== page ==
Tuesday, March 17, 2009

The Hitchhiker - Short Story

Everyone knows that picking up a hitchhiker can be a risky thing to do. But on my long, monthly drives from El Paso to Houston and back, the human interaction and conversation was all that kept me sane.

Most of the people I picked up were dull, wordless creatures. I had to pry conversation from them and it was often awkward and uncomfortable. I would turn on the radio to fill the silence as we drove.

Others spoke so much that I couldn’t get a word in edgewise. I would get their entire life stories along that ten-hour drive (sometimes less depending on where I would pick them up and let them off). Not that they didn’t have interesting lives and stories to tell, but it wasn’t conversation; it wasn’t engaging. Some of those chatty people, I just wanted to turn on the radio and drown out their voices with the first music I could find.

But every now and then I would get some that was the perfect companion. I guess sometimes just you take a chance and you get what you’ve been waiting for over a long time.

I picked her up early in my journey, at a gas station right outside El Paso, the last stop before the empty miles of nothingness ahead. She was going to San Antonio, almost three-quarters of the way to Houston. It was pretty much on my way, and neither of us looked scary or creepy to the other, so she came along.

Her name was Hazel, possibly a strange joke played on her by her parents, or maybe they just liked the name. Nothing about her was hazel, I noted as I glanced over at her. She was looking out the window, the bright, hot Texas sun glimmering on her golden hair as it caught in the wind. Her blue eyes glittered in the light, shining with intelligence.

She was an actress. Or at least, she’d tried to be one. She was told over and over that she was good, but she just wasn’t good enough. She was hitchhiking her way from California because she was completely broke after about a year of trying to find work and failing. She was going back to San Antonio to live with her parents for a bit. Maybe she would go back to school.

She was full of stories about some of the people she’d met, some of the things she’d seen. I didn’t know if they were true or if she was some kind of pathological liar, a storyteller with a vivid imagination, but she was interesting and full of life, and the stories made the drive through the lands of nothing but scrub brush and dry, sandy earth go much faster.

I would often glance over at her as she spoke. We didn’t even need the radio. Her blue eyes shone as she told me about.

I looked back at the road, deserted all around. We were the only car for miles, maybe more. The roads here were never really crowded, especially in the middle of the week, but if I would have put a little thought into it, I would have noticed that there were no cars at all, coming or going. We hadn’t passed any. We were all alone. But I was oblivious. I was too enchanted by my new companion and her fantastic stories. I was continuing the conversation with questions, asking her to go on, telling her what little I knew about the business and letting her explain things to me in more detail.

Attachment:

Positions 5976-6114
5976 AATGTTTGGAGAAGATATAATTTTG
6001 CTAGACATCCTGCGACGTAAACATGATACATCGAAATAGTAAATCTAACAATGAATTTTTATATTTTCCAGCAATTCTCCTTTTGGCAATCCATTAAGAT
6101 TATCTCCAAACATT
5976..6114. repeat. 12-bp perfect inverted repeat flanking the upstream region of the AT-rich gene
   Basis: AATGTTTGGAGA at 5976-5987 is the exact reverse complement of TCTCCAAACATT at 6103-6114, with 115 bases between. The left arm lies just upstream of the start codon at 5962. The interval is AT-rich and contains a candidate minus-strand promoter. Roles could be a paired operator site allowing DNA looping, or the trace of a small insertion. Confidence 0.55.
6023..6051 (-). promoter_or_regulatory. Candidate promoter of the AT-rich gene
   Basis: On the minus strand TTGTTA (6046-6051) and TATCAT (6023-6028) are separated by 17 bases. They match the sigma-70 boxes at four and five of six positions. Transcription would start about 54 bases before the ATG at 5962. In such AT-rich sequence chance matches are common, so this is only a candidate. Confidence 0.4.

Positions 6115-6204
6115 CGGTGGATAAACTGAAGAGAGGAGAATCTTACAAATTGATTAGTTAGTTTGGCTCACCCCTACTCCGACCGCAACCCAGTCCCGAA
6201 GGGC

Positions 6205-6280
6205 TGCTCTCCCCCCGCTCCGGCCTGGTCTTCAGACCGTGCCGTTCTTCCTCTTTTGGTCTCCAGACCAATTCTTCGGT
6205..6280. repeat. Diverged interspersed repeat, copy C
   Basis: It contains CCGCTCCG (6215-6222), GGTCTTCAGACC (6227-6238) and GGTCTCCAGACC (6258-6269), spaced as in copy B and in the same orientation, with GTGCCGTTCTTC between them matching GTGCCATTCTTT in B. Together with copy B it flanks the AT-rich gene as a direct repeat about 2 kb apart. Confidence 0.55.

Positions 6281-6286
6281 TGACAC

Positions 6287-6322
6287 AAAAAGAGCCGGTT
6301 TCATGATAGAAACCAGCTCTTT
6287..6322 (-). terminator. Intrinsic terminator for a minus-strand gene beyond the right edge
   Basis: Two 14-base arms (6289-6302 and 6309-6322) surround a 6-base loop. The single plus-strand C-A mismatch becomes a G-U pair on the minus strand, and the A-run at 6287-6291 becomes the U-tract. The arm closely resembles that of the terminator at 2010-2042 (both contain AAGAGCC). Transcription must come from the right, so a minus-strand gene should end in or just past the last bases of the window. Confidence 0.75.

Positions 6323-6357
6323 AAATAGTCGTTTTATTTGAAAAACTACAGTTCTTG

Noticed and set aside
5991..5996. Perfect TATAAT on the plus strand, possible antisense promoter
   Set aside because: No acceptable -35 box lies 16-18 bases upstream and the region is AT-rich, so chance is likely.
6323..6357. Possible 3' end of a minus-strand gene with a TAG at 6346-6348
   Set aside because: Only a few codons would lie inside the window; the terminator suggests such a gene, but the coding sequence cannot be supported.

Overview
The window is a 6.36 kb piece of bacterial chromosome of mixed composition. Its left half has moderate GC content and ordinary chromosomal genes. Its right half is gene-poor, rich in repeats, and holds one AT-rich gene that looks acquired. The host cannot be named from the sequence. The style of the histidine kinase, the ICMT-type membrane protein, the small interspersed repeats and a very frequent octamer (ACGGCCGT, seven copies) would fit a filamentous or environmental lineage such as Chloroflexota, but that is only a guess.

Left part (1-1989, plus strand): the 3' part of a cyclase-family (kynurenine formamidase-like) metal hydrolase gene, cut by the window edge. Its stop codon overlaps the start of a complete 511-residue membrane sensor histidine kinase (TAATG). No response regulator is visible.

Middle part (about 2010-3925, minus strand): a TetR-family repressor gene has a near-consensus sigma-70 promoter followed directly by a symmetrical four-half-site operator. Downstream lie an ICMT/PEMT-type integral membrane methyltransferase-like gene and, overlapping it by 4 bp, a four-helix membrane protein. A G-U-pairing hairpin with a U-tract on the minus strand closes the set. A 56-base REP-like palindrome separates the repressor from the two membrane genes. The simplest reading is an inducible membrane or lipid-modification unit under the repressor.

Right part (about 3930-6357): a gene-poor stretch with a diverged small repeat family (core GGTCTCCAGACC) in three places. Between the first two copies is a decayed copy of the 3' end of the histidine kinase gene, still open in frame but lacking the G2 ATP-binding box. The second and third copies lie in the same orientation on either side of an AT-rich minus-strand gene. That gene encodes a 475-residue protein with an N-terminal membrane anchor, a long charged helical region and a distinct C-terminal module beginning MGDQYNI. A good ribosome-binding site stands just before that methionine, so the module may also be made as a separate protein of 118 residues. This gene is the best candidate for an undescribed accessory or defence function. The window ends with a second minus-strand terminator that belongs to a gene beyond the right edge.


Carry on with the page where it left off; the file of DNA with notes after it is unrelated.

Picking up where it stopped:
“Honestly,” I said, “This is one of the most interesting conversations I’ve had in a long time.” I just had to take another look at her, though. I should have had my fill. In retrospect, maybe I shouldn’t have. Maybe I should have just gone on driving, talking to myself.

Because I couldn’t look at her – she was gone.

In my shock and surprise, I immediately slammed on the brakes, everything in the car shifting forward, my entire body jerking in the seatbelt, bruising my chest and knocking the wind out of me. I was glad to be alone on the road, otherwise I would have gotten rear-ended.

I shakily pulled the car over to the side of the road and got out, looking around. The flat terrain confirmed my suspicions. I was alone. Hazel was gone.

I hit the unlock button and went over to the passenger side of the car, searching the seat she’d been sitting in for clues, for evidence that someone had actually been there. That I hadn’t just imagined her. The seat was warm but this was Texas. The seats were always warm. The sun took care of that. Her stuff was gone as well, the small backpack she’s been carrying had been sitting up in the front seat with her, despite my offer to throw it in the trunk so she’d have more room for her legs.

There was nothing, no proof of her, not even a whiff of perfume lingering on the fabric. I sighed and sat down in the passenger seat, trying to figure out my situation. I closed my eyes and let the wind play over my face and through my closely cut hair as it blew through the open doors. I felt something tickling my face and my eyes flew open.

A single long strand of blonde hair, still stuck to the headrest of the passenger seat was being blown across my face. There was my proof. She really had been there!

But did I really want that proof? Along with the proof came a different predicament.

Where was she now?